First time poster!

I just burnt a piece of paper containing a 5 digit number I made up randomly and as far as I am concerned no one else will ever be able to retrieve the information contained on that piece of paper. So to me this information is lost irretrievably. From my reading of the literature (more pop science than technical papers) the consensus is information is never lost in a black hole, but is my simple experiment an example of the fact that information can be lost? How can any time reversal process ever possibly recover that five digit number?

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    $\begingroup$ Information can be lost and it is even difficult to transmit. Imagine somebody who does not understand your joke. $\endgroup$ – Vladimir Kalitvianski Nov 24 '12 at 18:40
  • $\begingroup$ It wasn't meant as a joke, I guess I was too vague and wanted to know how information is not lost in a black hole, thanks for replying $\endgroup$ – jimmymc Nov 24 '12 at 18:42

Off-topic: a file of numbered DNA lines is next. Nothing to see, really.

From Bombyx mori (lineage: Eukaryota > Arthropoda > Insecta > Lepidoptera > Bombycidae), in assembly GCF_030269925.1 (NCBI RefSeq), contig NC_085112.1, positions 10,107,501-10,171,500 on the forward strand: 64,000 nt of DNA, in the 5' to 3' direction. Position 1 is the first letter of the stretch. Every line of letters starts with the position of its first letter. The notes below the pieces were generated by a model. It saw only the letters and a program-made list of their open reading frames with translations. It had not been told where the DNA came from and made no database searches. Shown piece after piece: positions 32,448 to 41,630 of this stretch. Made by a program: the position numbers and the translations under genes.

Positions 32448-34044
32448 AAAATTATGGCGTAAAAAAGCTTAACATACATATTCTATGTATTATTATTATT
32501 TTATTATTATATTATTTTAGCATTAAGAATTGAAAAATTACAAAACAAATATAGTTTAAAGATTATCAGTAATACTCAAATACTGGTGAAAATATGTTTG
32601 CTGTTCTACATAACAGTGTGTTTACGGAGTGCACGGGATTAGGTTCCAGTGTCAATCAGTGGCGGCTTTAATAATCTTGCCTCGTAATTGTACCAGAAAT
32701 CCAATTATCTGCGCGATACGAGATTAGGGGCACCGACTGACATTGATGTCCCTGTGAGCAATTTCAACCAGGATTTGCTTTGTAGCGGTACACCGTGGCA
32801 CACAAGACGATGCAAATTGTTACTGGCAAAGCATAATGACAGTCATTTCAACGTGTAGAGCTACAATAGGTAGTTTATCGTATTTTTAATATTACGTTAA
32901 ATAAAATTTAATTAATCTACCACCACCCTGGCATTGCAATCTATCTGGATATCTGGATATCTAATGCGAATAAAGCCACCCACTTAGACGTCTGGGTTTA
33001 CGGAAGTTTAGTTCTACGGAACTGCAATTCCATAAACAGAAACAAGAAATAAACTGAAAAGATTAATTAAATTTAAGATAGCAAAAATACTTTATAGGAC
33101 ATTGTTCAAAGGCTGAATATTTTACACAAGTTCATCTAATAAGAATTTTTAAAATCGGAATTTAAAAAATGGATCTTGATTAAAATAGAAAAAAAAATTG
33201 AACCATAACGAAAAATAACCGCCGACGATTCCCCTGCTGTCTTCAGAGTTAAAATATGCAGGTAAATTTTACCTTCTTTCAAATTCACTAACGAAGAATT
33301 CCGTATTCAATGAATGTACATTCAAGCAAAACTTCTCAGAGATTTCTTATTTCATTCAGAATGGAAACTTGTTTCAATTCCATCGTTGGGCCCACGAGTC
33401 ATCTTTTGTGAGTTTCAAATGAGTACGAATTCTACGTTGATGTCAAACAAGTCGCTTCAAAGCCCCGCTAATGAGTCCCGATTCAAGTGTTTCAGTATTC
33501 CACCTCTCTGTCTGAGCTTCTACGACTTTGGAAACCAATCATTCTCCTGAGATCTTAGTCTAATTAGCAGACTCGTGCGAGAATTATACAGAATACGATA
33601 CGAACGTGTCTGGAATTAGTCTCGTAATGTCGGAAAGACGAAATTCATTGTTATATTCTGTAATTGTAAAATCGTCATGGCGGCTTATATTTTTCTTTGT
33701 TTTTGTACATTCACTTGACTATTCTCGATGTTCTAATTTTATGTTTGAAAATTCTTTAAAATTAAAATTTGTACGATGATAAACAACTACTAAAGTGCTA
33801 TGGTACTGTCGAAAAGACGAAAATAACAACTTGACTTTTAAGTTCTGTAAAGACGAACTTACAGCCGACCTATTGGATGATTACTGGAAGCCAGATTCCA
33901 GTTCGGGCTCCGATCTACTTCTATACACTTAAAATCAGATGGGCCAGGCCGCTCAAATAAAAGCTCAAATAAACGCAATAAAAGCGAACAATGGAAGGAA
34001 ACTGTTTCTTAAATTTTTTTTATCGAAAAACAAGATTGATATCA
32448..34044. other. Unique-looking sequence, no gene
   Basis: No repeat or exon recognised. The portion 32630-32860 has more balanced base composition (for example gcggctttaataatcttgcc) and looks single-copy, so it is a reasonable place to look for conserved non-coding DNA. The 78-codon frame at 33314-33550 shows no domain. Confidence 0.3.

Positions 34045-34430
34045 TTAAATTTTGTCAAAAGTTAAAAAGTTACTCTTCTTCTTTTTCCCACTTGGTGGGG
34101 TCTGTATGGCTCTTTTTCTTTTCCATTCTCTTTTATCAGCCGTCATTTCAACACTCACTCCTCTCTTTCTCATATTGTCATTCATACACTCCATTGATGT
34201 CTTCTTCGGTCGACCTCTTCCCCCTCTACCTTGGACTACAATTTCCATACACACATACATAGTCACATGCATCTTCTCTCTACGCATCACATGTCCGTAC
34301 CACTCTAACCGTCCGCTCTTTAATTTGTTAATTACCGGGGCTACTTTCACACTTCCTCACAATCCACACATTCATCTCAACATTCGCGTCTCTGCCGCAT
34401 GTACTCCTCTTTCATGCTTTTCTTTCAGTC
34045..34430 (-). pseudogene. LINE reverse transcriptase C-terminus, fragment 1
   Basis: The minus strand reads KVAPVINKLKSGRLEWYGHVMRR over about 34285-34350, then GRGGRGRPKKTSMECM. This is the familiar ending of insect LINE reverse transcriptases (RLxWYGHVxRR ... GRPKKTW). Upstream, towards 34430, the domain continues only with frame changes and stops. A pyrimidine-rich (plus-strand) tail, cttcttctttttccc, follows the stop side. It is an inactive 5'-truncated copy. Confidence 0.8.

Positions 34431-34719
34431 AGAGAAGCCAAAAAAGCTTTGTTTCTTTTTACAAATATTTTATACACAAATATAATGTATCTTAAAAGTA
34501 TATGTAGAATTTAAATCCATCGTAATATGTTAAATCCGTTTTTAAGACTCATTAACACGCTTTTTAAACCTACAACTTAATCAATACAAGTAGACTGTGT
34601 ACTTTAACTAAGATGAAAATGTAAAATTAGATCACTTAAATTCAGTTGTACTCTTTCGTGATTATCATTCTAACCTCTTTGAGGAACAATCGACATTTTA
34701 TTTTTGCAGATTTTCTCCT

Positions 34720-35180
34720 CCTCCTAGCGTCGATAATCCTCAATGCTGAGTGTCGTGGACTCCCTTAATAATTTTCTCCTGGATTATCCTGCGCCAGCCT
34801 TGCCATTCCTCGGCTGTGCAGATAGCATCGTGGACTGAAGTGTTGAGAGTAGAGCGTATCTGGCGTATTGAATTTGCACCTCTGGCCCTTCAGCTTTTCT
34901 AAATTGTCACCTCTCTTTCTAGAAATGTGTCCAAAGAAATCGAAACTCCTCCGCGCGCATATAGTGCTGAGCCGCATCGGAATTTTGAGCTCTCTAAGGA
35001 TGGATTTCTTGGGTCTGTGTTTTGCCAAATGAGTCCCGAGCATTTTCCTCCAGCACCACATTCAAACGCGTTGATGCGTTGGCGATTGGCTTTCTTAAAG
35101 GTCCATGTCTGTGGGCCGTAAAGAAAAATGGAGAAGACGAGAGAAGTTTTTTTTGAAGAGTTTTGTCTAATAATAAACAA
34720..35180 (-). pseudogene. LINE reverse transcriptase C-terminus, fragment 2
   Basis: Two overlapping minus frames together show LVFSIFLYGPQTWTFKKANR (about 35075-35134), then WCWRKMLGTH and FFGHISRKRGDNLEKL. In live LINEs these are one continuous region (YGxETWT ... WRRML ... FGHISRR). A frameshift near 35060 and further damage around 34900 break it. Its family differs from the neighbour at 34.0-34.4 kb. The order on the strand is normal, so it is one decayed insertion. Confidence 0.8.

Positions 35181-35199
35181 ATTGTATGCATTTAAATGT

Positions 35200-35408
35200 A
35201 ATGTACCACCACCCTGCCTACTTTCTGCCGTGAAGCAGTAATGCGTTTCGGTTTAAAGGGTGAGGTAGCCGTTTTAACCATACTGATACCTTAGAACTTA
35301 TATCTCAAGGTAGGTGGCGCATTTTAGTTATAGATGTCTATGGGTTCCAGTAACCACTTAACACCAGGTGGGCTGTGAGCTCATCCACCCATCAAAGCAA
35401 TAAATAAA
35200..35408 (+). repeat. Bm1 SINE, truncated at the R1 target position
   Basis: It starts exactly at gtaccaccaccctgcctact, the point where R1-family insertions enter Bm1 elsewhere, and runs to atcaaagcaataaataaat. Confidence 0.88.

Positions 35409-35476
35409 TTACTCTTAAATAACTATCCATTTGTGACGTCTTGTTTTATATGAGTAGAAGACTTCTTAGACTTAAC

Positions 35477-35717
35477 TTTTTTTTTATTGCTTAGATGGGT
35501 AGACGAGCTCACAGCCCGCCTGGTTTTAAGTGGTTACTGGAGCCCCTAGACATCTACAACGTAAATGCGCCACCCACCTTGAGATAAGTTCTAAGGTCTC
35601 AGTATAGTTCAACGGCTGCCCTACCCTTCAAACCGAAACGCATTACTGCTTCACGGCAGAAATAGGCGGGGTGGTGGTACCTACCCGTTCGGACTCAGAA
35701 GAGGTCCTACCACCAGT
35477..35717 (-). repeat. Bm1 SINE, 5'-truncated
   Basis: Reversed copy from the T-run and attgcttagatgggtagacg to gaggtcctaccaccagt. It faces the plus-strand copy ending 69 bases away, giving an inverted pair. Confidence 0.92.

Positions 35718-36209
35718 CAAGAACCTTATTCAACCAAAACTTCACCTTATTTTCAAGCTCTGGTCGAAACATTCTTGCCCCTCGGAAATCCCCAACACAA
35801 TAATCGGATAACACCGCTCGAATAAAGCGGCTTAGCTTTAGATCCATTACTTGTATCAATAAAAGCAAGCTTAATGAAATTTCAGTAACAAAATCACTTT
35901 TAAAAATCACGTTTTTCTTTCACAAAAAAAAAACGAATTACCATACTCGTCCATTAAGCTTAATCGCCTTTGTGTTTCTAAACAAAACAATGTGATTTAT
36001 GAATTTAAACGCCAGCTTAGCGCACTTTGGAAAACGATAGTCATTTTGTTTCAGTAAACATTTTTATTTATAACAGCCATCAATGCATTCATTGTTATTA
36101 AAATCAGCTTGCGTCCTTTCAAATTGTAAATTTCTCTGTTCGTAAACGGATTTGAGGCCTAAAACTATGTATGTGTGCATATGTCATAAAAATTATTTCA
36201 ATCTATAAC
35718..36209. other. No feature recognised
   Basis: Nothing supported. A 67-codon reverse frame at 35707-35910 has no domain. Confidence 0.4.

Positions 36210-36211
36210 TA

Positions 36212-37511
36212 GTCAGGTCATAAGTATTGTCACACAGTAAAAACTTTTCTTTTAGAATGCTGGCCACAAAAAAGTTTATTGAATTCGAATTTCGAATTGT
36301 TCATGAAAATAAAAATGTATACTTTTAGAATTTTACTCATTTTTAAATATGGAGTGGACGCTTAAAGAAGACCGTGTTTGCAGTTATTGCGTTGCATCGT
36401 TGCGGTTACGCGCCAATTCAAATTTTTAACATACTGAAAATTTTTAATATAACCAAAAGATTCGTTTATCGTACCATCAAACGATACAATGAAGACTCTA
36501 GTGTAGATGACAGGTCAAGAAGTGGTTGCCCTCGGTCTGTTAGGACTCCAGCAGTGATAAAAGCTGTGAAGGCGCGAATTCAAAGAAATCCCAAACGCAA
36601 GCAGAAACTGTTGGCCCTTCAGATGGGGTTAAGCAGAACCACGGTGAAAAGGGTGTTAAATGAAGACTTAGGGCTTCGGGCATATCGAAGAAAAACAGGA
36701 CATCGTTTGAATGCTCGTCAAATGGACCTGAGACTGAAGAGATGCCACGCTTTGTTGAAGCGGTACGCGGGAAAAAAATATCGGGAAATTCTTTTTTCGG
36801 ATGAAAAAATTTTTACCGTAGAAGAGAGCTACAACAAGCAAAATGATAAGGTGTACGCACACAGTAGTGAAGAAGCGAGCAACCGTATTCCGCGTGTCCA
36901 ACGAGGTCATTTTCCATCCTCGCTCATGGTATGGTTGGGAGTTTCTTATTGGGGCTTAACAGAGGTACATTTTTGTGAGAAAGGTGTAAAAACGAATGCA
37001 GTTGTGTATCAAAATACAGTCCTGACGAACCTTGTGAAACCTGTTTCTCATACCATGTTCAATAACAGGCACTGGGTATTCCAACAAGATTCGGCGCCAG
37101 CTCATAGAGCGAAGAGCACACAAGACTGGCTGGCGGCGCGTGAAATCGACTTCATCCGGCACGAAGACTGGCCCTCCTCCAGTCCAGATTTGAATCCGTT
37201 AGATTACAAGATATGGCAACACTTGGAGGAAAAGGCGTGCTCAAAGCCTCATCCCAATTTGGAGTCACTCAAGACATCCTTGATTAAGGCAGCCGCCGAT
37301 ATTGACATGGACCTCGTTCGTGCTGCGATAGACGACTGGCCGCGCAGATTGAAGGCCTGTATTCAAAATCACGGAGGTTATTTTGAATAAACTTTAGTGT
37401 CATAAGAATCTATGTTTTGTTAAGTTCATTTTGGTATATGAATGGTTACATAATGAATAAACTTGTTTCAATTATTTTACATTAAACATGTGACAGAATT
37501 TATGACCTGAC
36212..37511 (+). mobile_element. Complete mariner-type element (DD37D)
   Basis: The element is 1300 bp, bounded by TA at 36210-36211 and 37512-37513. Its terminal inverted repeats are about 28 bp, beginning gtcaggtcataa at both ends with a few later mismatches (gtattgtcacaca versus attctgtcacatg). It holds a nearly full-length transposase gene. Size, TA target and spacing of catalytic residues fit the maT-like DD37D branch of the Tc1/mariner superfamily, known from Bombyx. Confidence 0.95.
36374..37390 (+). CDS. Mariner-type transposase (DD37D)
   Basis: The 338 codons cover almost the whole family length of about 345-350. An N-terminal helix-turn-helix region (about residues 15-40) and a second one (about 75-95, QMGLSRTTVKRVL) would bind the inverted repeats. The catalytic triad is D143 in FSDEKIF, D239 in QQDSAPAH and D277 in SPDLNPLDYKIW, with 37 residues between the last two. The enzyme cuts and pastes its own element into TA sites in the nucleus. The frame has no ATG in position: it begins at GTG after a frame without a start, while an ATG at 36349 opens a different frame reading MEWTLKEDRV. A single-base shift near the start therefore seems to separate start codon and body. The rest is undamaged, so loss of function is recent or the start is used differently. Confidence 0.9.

In principle, someone could reconstruct your 5-digit number, given all the information available at some time after the paper has been burned: all the photons, heated air molecules and ash and their positions and velocities.

In practice, of course this would be virtually impossible since it would require vast amounts of time and computational resources.

There is a difference between information being difficult to recover, and irretrievably lost. If the sheet of paper falls into a black hole, then classically the information is irretrievably lost i.e. it would be impossible to recover even in principle.

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  • $\begingroup$ Thanks Jason. My understanding is Hawking conceded information is not lost in a black hole, so I guess though not lost its in practice impossible to recover said information $\endgroup$ – jimmymc Nov 24 '12 at 18:45
  • $\begingroup$ Yes, his theory was that quantum perturbations of the event horizon could allow information to escape from a black hole, thus it is not irretrievably lost. Rather than say "impossible", I would say "impractical" or "virtually impossible", to be more precise. :) Either way, I think this is still a subject of debate, e.g. see en.wikipedia.org/wiki/Black_hole_information_paradox $\endgroup$ – Jason Davies Nov 24 '12 at 18:55
  • $\begingroup$ Cheers for the link Jason I thought the whole issue had been settled $\endgroup$ – jimmymc Nov 24 '12 at 19:20

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